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Wednesday, November 26, 2014

THE COACHING STAFF: TEACHING AND LEARNING TOGETHER

There was an article earlier this week on The Bleacher Report written by Lars Anderson on Coach Nick Saban and his offensive coordinator Lane Kiffin.  While you can read the lengthy article here in it's entirety, here are a few of my take aways (my comments in bold/italics):

There is no current collegiate football coach more successful than Nick Saban yet after a single loss he spent time in the off-season looking for ways to improve -- ways that included change.
The head coach felt like he had to do something. After Alabama was stuffed on two 4th-and-short plays in the fourth quarter of last year's Iron Bowl against Auburn—a game that Alabama would lose 34-28—Nick Saban decided he needed to revamp his offense. Without telling his staff, Saban invited recently fired Lane Kiffin to Tuscaloosa for eight days last December to "brainstorm" and analyze the Tide's offense, especially its weaknesses.

The best coaches don't just develop their players, they develop all those in their program including their assistants.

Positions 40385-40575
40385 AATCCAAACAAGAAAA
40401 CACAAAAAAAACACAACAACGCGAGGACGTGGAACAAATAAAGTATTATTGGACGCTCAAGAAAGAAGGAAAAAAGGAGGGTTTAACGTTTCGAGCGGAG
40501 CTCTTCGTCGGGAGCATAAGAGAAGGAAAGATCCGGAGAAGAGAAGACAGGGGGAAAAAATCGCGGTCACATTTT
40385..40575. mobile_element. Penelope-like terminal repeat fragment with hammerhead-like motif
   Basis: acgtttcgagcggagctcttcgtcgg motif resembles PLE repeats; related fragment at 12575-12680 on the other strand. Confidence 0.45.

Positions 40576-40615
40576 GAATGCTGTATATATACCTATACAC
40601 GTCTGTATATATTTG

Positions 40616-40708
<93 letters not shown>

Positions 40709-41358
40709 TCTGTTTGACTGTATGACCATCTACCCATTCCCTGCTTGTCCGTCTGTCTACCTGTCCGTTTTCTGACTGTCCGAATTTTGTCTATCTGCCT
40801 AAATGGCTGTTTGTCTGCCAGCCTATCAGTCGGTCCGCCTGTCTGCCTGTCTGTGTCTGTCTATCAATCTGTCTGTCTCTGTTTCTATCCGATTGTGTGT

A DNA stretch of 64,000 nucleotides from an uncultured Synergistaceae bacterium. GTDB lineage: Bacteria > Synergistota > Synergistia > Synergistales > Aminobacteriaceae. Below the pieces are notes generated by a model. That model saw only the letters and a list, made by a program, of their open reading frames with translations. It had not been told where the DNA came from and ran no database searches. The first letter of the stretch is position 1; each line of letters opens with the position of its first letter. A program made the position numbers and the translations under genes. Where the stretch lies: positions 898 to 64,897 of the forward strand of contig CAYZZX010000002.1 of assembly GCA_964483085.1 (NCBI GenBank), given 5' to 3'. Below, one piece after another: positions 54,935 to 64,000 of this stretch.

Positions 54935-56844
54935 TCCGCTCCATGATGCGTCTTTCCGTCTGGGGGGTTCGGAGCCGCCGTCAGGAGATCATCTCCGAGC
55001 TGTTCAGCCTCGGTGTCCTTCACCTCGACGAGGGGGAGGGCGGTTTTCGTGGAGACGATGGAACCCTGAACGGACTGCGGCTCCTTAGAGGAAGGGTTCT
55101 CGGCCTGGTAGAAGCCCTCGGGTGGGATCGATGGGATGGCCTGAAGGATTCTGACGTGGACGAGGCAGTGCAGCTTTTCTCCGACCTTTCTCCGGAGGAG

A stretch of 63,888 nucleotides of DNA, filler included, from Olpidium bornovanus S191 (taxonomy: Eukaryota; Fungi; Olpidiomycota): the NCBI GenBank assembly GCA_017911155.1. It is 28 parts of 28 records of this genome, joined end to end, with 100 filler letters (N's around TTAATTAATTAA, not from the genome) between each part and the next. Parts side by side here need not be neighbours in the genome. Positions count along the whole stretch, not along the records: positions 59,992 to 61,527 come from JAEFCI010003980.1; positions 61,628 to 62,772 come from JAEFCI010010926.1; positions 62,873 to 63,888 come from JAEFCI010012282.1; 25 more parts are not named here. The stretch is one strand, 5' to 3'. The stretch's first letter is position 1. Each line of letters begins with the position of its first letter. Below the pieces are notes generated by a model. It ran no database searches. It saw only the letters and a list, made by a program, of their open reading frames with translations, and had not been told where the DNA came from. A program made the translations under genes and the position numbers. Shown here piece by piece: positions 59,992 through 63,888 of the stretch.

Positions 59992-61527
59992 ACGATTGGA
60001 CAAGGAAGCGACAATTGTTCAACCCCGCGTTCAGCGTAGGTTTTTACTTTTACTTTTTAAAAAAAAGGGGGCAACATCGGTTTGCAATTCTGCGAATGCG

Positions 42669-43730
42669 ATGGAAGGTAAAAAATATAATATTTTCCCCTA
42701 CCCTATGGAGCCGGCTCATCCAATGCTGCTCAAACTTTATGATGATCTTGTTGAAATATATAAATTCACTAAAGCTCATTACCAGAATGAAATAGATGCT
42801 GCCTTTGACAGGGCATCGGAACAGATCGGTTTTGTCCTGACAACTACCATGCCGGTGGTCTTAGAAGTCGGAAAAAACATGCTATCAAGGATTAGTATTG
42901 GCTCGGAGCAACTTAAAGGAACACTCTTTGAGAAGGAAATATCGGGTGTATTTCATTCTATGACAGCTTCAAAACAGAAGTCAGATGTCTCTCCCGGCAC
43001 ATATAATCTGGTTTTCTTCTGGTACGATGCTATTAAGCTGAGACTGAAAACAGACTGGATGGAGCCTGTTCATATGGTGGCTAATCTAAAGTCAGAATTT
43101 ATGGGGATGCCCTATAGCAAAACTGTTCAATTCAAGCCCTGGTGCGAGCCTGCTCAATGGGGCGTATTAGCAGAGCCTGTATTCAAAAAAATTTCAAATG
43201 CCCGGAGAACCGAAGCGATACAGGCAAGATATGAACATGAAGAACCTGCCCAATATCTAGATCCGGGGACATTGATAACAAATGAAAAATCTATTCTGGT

"I want to be learning and growing. Coach Saban teaches his coaches every day."  -Lane Kiffin

Benjamin Disraeli once said that "The secret to success is constancy to purpose."  From my time at LSU, Coach Saban's laser-like focus was legendary.
"In all my time with Nick, I think we only had one conversation that wasn't about football. He's the most focused, driven person I've ever met."  -Lane Kiffin

The best coaches have given great thought and detail to all aspects of their program.  And many put it in writing.
Kiffin is learning Saban's template for running a program and literally reading Saban's book on winning, a nearly 200-page, bound document in which Saban details every aspect of running a program, from proper sleeping habits for players to nutrition and motivation.